Further devil's advocacy - how would writing a law to develop the IG be different than restoring the Fairness Doctrine or anti-trust rules that forbid a given media outlet from controlling more than 30% or so of its market? Or rules the forbid the ownership of multiple types of media ownership (radio, TV, website)?

Also, how does the IG function differently from the GAO? Those guys gripe about everything, but no one ever reads the reports.

Anyways, some CITOKAE to try and build up the concept.

Blake Stacey said...

OdinsEye2K asked, "Just to play Devil's Advocate here - who would appoint or elect the Inspector General?" As DB phrased it in his original proposal, "IGUS will be appointed by a commission consisting of all past presidents and retired justices of the US Supreme Court, with advice and consent of Congress."

Something seems odd in the notion of returning power to the people by establishing a commission of Aged White Males never directly elected to public office. . . but hey, this is the place to think of a better way.

Rob Perkins said...

You'll pardon my confusion, then, if I wonder how Sandra Day O'Connor is supposed to be an Aged White Male?

Blake Stacey said...

@Rob Perkins:

Yes, yes. . . . I aimed for a snappy phraseology to express the idea of a body far removed from the citizenry, at a slight cost to accuracy and comprehensiveness. Hey, the Blogotubes thrive on inaccuracy. The real point is whether the commission DB described is where we want the appointment power to reside. I'm not judging that one way or the other, yet, just raising a point which I'm fairly sure somebody will find troublesome.

Speaking of inspectors general, did anybody see "IGs Probe Allegations On Global Warming Data" in the Washington Post?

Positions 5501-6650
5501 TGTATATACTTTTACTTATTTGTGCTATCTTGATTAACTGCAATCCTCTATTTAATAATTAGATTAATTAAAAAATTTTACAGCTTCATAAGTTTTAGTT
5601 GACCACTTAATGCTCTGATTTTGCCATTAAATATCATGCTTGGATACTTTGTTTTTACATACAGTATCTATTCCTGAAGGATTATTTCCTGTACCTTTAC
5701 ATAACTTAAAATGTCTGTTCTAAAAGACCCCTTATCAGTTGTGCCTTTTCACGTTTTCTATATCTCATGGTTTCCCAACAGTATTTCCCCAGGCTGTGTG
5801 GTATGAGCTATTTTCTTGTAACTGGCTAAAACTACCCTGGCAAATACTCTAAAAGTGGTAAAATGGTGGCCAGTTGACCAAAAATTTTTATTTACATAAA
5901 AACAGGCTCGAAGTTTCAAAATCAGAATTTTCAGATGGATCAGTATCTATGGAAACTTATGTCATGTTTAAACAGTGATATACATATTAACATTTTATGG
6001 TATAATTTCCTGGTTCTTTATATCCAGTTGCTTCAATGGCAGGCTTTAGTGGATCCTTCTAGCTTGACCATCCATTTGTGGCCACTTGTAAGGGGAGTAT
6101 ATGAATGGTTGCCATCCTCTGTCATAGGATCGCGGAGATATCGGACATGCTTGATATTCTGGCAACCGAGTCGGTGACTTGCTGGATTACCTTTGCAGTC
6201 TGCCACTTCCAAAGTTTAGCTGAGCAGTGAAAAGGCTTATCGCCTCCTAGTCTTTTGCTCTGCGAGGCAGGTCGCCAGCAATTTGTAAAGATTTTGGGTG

David Brin said...

OdinsEye, I like the notion of restoring the Fairness Doctrine - or anti-trust rules that forbid a given media outlet from controlling more than 30% or so of its market. Forgot about that one. Will add it to my list!

I do not claim that IGUS solves all problems. But the key point is that all these departmental Inspectors General already exist! They are there right now, with staffs and accountants, some of them working hard and some of them hardly working. All I suggest is sliding them away from the departmental chain-of-command and adding 10% to this force at the top, providing infrastructure and leadership so the reports have a place to go, toward a major public figure who can step in front of Congress, or the President -- or, if necessary, the People -- in full dress uniform and say “we have uncovered this.”

Further, by making all IGs members of a uniformed service, they are subject to traditions and training and codes of behavior that are far more strict than in civilian life. This kind of career path can also reduce the “revolving door effect.” Of inspectors knowing they will later get jobs from the people they inspect.

I am not wedded to my appointment method. It just seemed simple. And with Bill Clinton clearly “chairman” of the Council of Ex-Presidents.... ;-) But I’d be happy with additional members of the appointment boad. Say all IGs voting their OWN members to add to that board. Or give a vote each to the heads of: the Academy of Science, and so on.